Dr. Nastaran Kazemi-Zanjani (PhD 2014)

Alumni: Nanoscale spectroscopy of biosystems

Nastaran Kazemi-Zanjani received her BSc. degree in Chemistry in 2005 from K. N. Tousi University of Technology and her MSc. degree in Physical Chemistry in 2009 from Tehran University, Iran. Nastaran moved to Canada in 2010 to pursue a PhD. degree in Physical-Analytical Chemistry in FLL’s group at Western University. During her PhD. studies, she developed an experimental setup for Tip-Enhanced Raman Spectroscopy (TERS) by combining the high spatial resolution of atomic force microscopy (AFM) with the high sensitivity of surface-enhanced Raman spectroscopy mediated by the excitation of a localized surface plasmon effect. Her contribution to the field of TERS and nanophotonics also includes Finite-Difference Time-Domain modelling to optimize the TERS process. She applied TERS to a variety of materials and biomaterials such as carbon nanotubes, silicon nanowires and protein adsorption on biological microcrystals. Since March 2015, Nastaran has been working as a Connaught Global Challenge Program sponsored Postdoctoral researcher at the Edwards S. Rogers Sr. Department of Electrical and Computer Engineering at University of Toronto. Her current research work is focused on developing the high-sensitivity and rapid hyperspectral on-chip optical sensors for point-of-care biosensing.

Dr. Renjie Hou (PhD 2016)

Alumni. Nonlinear Optical Microscopy

Renjie Hou is from Dongtai, a beautiful town from east China. In 2007 he was accepted as a undergraduate student, Physics Department, Nanjing University.He involved in the research related to quantum and nonlinear optics, and finally received a B. Sc degree in 2011. In the same year, he joined Prof. Lagugné-Labarthet's group to seek more challenge, as a Ph. D student. During these five years, he was in charge of the development of several advanced setups such as polarization modulation spectroscopy and second harmonic microscopy. In April 2016, he received a Ph. D degree, with a thesis titled "Optical Characterization of Anisotropic Interfaces

Dr. Kristen Snell (PhD 2014)

Alumni. Photochromic materials

Kristen was born and raised in London, Ontario. She attended Western University and got her B. Sc. degree in chemistry. Following that she obtained her M. Sc degree in organic chemistry with her work involving interfacial reactions on the surface of gold nanoparticles. With the desire to spread her wings and fly, she did a dual Ph. D. degree program between Western University and the Université de Nantes (France) under the supervision of Prof. E. Ishow and FLL. In the fall of 2014, Kristen obtained her Ph.D. with her research on photochromic molecules and their ability to organize nanoparticles. Since 2015, Kristen has been working at Fanshawe College as a Professor of Chemistry and has been loving every moment.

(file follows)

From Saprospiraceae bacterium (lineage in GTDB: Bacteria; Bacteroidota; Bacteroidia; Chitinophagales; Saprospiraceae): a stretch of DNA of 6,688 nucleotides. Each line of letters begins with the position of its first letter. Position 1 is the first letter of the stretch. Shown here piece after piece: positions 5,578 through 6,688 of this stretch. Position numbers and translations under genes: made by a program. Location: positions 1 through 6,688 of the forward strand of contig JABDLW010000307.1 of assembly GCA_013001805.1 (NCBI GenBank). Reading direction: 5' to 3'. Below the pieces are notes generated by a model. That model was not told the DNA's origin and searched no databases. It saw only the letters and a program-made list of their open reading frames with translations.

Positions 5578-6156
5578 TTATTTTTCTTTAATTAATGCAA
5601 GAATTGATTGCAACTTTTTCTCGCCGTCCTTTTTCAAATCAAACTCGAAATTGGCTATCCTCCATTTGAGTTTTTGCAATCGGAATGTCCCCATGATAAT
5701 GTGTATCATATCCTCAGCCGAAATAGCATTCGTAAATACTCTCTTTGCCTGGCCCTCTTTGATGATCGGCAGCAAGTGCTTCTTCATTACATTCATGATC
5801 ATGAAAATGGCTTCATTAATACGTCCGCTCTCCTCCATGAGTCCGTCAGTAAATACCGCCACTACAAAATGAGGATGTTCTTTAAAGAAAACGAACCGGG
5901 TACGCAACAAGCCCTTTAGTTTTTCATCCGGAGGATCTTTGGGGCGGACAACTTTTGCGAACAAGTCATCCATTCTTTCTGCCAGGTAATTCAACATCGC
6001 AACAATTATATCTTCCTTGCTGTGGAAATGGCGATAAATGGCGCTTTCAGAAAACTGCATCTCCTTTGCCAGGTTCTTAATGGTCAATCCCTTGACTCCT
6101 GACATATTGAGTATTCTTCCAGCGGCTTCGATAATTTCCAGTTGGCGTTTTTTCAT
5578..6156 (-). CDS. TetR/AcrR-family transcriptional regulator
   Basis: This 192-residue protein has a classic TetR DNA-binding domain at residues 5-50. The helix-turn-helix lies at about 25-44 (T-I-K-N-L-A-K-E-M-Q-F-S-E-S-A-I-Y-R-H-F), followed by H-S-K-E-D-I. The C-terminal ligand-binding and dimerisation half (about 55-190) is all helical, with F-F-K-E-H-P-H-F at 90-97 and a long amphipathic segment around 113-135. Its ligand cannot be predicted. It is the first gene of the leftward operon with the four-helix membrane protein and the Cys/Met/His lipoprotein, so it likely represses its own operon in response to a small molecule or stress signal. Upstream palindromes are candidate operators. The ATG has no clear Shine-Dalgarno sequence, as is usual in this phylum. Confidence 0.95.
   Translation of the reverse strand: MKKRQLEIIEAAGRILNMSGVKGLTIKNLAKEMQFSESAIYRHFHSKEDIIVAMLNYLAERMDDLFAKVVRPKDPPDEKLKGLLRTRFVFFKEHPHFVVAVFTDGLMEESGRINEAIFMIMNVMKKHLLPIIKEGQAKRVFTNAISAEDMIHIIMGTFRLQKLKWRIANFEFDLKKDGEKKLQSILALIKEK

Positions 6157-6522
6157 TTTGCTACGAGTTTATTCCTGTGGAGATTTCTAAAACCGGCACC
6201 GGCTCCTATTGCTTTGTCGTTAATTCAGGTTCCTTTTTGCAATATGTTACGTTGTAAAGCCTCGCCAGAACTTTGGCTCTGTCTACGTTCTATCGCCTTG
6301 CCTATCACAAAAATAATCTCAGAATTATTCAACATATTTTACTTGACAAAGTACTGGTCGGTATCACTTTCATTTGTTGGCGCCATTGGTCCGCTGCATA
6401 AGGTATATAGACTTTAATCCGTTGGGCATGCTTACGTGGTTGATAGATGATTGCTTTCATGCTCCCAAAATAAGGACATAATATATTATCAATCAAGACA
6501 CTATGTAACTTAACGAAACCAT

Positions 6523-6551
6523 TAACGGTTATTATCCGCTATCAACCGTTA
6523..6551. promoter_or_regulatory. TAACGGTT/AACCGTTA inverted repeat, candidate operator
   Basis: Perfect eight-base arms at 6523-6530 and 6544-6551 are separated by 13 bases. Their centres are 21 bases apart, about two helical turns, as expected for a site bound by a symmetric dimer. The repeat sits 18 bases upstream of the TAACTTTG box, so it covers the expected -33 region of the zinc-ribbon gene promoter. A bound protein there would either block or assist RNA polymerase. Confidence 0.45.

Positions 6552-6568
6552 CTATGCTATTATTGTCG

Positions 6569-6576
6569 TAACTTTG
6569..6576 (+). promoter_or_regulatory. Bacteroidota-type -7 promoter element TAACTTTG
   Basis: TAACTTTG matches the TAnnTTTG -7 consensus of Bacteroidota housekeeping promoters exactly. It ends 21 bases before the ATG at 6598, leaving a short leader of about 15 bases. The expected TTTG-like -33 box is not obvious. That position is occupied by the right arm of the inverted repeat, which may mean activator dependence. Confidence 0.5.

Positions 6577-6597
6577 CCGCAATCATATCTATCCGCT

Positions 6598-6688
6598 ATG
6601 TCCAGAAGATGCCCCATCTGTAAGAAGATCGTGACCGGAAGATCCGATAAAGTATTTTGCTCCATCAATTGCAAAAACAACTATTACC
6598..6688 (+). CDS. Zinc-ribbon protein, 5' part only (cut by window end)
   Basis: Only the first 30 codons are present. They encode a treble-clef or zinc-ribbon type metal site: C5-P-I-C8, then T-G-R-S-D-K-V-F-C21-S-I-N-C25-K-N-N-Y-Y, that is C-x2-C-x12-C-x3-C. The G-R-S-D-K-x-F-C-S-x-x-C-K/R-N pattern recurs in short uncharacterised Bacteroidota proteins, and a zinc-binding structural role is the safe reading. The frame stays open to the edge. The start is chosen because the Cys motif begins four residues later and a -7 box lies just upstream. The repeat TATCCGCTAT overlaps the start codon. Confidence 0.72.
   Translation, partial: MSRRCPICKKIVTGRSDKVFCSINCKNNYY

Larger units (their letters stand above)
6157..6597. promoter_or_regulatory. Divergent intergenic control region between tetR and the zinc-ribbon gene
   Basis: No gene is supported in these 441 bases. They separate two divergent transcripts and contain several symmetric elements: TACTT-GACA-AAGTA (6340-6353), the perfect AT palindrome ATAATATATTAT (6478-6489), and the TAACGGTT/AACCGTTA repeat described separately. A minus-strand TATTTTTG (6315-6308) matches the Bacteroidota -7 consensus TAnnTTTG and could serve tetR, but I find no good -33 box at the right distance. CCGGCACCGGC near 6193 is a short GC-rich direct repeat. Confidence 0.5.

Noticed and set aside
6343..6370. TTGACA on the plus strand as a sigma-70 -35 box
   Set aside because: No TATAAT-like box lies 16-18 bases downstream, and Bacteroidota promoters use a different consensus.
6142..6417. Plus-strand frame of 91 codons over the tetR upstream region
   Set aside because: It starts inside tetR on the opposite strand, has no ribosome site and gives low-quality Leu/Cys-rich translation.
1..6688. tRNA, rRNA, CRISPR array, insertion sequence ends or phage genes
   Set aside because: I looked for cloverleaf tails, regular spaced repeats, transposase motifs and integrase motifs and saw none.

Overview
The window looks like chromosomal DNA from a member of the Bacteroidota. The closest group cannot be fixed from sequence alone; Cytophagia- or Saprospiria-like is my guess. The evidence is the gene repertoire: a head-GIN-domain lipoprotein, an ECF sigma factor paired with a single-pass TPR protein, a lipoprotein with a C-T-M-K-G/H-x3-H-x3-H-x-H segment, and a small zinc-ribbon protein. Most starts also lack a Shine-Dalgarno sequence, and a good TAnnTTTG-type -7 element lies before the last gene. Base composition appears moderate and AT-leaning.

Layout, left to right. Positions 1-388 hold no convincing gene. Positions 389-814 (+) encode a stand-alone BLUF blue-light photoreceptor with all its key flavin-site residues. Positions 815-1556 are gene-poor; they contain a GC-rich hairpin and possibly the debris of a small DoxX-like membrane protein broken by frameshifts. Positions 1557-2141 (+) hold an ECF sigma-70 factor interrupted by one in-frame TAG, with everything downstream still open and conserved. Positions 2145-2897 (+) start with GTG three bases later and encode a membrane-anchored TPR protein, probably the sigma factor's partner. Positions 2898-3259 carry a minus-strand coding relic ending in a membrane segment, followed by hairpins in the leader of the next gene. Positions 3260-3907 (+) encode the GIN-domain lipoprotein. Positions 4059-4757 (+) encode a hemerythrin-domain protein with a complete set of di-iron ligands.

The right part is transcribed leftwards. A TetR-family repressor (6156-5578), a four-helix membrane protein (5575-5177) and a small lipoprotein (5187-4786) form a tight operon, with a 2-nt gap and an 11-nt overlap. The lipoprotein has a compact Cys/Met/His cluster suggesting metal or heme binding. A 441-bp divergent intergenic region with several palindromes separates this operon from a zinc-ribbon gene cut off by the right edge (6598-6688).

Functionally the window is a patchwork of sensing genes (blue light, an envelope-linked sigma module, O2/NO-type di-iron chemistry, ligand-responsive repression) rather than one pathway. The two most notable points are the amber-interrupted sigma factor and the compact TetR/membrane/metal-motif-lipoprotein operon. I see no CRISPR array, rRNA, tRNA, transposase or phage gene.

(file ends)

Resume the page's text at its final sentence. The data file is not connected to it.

Dr. Betty Galarreta (PhD2011)

Alumni. Plasmonics and microfluidics

Betty comes from Lima, Peru. She graduated with a B.Sc. in Chemistry from Pontificia Universidad Catolica del Peru (PUCP) in 2006.In 2007 she joined the FLL and Norton Research Groups at Western and obtained her PhD in Chemistry in 2011 on ""Rational Design and Advanced Fabrication of Metallic Nanostructures for Surface-Enhanced Raman Spectroscopy" in Chemistry. She was then a postdoctoral fellow in the group of Dr. Hatice Altug at the Photonic Center at Boston University, where she continued working within the field of nanophotonics and biosensing systems and the development of hand-held optical biosensors. Since 2013 Betty is an associate Professor at PUCP. Her work encompasses the development of optical sensing devices and methods that could be easily integrated in the quality control process of agricultural products and could be sensitive enough to provide structural information of the molecules present in the samples when needed.

Dr. Sylvain Vedraine

Alumni Postdoctoral fellow (2013). Plasmonics and modelling

Sylvain Vedraine obtained his PhD under the supervision of Dr. P.Torchio and Pr. F. Flory in 2012 at IN2MP. where he investigated the impact of metallic nanostructures (NSs) on organic solar cells using a variety of experimental approachesand modelling tools with the aim to replace indium tin oxide electrode in solar cells. Sylvain joined the FLL group for his postdoc in 2012 developping news skills in Raman spectroscopy and atomic force microscopy. He investigated the influence of the incident laser polarization and the material utilized for making the TERS tip on the enhancement of electric field. Combining FDTD and Raman spectroscopy, he investigated the spectral shift between the maximum of absorbance and the maximum of the electric field intensity. Since September 2013, Sylvain has been working as assistant Professor at the XLIM institute of the University de Limoges. His current work is focused on transparent electrode for solar cells integrating plasmonic NSs such as silver nanowires, and perovskite solar cells.